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Let $V,W$ be finite dimensional real vector spaces, and let $(v,w) \not= (x,y)$ be two points in $V \times W$. Is it possible to construct a bilinear map $\alpha: V \times W \to \mathbb{R}$ such that $\alpha (v,w) \not= \alpha (x,y)$? If so, how do I define such a map?

The reason I want to know is that this is the last step in my verification that $\operatorname{Bilin}(V,W;\mathbb{R})^*$ is the tensor product of $V$ and $W$. Any help would be appreciated, thank you.

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This is not possibly if you have two points of the form $(ax,y)$ and $(x,ay)$ for a scalar $a$, due to bilinearity. If you don't have this property then there exist indices $i,j$ such that $v_iw_j\neq x_iy_j$ (I assume that all vectors are coordinate vectors in some $\mathbb R^n$). A bilinear map is "nothing else" than a $n\times m$ matrix, where $n=dim V$ and $m=dim W$. If you choose the matrix with a one at the entry $(i,j)$ and zeros everywhere else, it does the job.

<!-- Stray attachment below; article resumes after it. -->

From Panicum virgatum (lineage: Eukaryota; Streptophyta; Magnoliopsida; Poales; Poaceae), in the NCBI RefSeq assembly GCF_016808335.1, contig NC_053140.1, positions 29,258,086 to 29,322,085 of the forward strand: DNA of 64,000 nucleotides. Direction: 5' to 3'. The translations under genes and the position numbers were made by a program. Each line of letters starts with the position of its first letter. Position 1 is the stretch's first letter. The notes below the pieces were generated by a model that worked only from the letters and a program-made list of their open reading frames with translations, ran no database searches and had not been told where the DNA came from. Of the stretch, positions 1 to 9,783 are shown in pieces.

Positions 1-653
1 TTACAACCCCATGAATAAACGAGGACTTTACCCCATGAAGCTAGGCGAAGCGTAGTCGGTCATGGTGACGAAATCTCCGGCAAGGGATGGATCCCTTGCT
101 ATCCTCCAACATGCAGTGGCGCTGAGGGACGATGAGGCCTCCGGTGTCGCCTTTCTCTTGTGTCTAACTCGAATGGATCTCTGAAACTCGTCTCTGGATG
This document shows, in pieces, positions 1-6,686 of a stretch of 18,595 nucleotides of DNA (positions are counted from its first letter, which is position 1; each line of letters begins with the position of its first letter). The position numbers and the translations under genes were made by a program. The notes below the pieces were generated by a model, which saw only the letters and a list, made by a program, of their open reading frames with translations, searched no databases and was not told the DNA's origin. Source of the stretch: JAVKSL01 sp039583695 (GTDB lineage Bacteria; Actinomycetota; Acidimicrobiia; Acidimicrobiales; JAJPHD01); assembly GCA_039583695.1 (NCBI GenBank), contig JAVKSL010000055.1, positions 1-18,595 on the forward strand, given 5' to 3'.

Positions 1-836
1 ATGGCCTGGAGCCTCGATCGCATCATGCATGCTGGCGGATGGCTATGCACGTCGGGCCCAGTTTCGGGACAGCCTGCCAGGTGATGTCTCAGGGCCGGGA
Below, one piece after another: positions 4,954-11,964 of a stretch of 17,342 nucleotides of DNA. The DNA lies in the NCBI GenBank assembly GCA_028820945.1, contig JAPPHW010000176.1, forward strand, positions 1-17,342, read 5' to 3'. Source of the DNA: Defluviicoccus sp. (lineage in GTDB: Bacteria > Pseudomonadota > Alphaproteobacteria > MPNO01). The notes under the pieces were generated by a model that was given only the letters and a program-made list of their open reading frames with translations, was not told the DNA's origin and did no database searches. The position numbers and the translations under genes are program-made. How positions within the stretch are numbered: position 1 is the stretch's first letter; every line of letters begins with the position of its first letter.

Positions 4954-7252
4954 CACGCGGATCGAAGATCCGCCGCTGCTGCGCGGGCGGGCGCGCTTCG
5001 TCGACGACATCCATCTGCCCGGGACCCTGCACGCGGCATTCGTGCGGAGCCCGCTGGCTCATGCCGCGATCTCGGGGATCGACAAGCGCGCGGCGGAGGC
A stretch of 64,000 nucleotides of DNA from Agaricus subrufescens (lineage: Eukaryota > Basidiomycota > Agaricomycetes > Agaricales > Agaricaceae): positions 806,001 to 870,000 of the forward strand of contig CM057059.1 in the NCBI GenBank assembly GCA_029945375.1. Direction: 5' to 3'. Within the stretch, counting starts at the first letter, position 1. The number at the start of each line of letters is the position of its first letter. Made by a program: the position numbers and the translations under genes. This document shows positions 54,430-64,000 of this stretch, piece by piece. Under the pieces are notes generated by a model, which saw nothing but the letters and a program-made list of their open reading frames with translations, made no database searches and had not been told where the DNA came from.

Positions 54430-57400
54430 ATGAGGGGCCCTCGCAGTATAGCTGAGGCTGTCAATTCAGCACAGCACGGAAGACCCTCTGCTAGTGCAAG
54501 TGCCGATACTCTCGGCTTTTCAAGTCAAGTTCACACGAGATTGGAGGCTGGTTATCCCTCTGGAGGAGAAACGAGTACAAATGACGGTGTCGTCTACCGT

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The reason I asked this question is because I was trying to show that the map $\pi: V\times W \to B^*$, where $B$ is the vector space of all bilinear maps $V \times W \to \mathbb{R}$, is injective, where $\pi (v,w)(\alpha) = \alpha(v,w)$. So obviously by what you you say, this cannot be injective. Since that map corresponds to the tensor product map $V\times W \to V \otimes W$, am I right in saying that $(v,w) \mapsto v \otimes w $ is not injective? – Paul Slevin May 1 '12 at 16:31

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